Industry Trends
Smoothie-Driven Blending Systems Facing Possible Burnout

Blending systems were the “it” appliance in recent years  as consumers blended, mixed, and chopped a variety of concoctions, like smoothies and juices, but these gadget stars have begun to lose their luster. Dollar sales of blender/mixer/chopper systems changed their trajectory in the year ending May 2016 with ten percent declines in dollar sales, driven in part by 6 percent fewer of these items being purchased at retail, according to global information company The NPD Group.

In-home smoothie preparation is flat as more people are having them made for them – the servings of smoothies ordered at foodservice outlets are up 11 percent, according to NPD’s ongoing food consumption research. Blender/mixer/chopper systems, blenders, food processors, and juice extractors have all been promoting smoothie preparation, and the short term win that resulted may accidently be creating a bigger loss as consumer engagement with smoothies evolves. While market saturation and small declines in retail distribution are possible contributors to the drop in sales, the potential of being a fading fad is a concern worth exam. The good news is that healthy living is still important in America, and having smoothies will likely continue to be an important part of a healthy diet. But, smoothies are not the only healthy solution.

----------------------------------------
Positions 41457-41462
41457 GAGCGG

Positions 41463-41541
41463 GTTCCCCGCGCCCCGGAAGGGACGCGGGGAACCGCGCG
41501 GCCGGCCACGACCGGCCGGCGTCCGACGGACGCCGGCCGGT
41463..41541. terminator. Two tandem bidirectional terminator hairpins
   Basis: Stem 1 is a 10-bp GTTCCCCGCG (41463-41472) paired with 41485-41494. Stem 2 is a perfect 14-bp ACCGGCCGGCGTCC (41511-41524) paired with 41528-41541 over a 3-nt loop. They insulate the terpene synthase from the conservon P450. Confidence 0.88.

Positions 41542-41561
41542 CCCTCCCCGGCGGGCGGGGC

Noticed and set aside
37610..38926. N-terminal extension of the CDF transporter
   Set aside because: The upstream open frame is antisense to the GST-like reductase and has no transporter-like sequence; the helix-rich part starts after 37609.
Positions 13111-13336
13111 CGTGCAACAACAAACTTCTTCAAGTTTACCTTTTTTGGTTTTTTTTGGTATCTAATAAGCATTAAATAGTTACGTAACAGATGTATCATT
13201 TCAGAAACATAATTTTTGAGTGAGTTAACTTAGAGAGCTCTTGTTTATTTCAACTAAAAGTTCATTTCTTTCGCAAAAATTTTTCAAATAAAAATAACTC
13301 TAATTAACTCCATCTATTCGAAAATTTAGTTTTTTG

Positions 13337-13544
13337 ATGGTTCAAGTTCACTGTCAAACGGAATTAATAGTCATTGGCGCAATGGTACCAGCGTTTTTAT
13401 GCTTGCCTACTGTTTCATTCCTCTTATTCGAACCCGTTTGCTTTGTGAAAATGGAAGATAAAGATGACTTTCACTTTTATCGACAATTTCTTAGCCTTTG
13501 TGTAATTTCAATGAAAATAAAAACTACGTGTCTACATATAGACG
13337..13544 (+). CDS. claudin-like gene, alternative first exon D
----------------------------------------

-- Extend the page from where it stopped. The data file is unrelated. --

“Blending systems may be feeling a burnout effect as consumers begin to look for more variety in their dietary routines, following a period of submerging themselves in the smoothie trend,” said Joe Derochowski, executive director and home industry analyst, The NPD Group, Inc. “Brands need to reposition themselves, emphasizing their multi-functionality, expanding the product’s audience to those interested in preparing more than just smoothies, and figure out creative new ways to engage in new applications and environments.”

Sales of blender/mixer/chopper systems have declined among some of their largest and most important audiences. Millennials and Boomers aren’t purchasing these products, or spending on them, at the same rate they were a year ago. Also, planned purchases, which represent two-thirds of category dollars, are down double digits. The majority of blender/mixer/chopper sales come from first-time purchases, which, along with upgrade purchases, are declining. Instead, replacements for old or broken products are now the growing segments.

"Flexibility, innovation, and interaction are the keys to bringing blender/mixer/chopper sales back on the upswing,” added Derochowski. “Manufacturers need to find new ways to get consumers engaged with their products by addressing competing consumer needs and demonstrating the ways these products can contribute to a healthy lifestyle.”

*Source: The NPD Group, Inc. / Consumer Tracking Service, 12 months ending May 2016

The NPD Group is the industry’s leading source for foodservice trends and restaurant market research data. NPD’s CREST® service, which continually tracks consumers’ use of commercial and non-commercial foodservice, assists foodservice manufacturers, foodservice operators, and other foodservice organizations with strategic planning and positioning, product/menu development, and consumer targeting. For more information visit our website at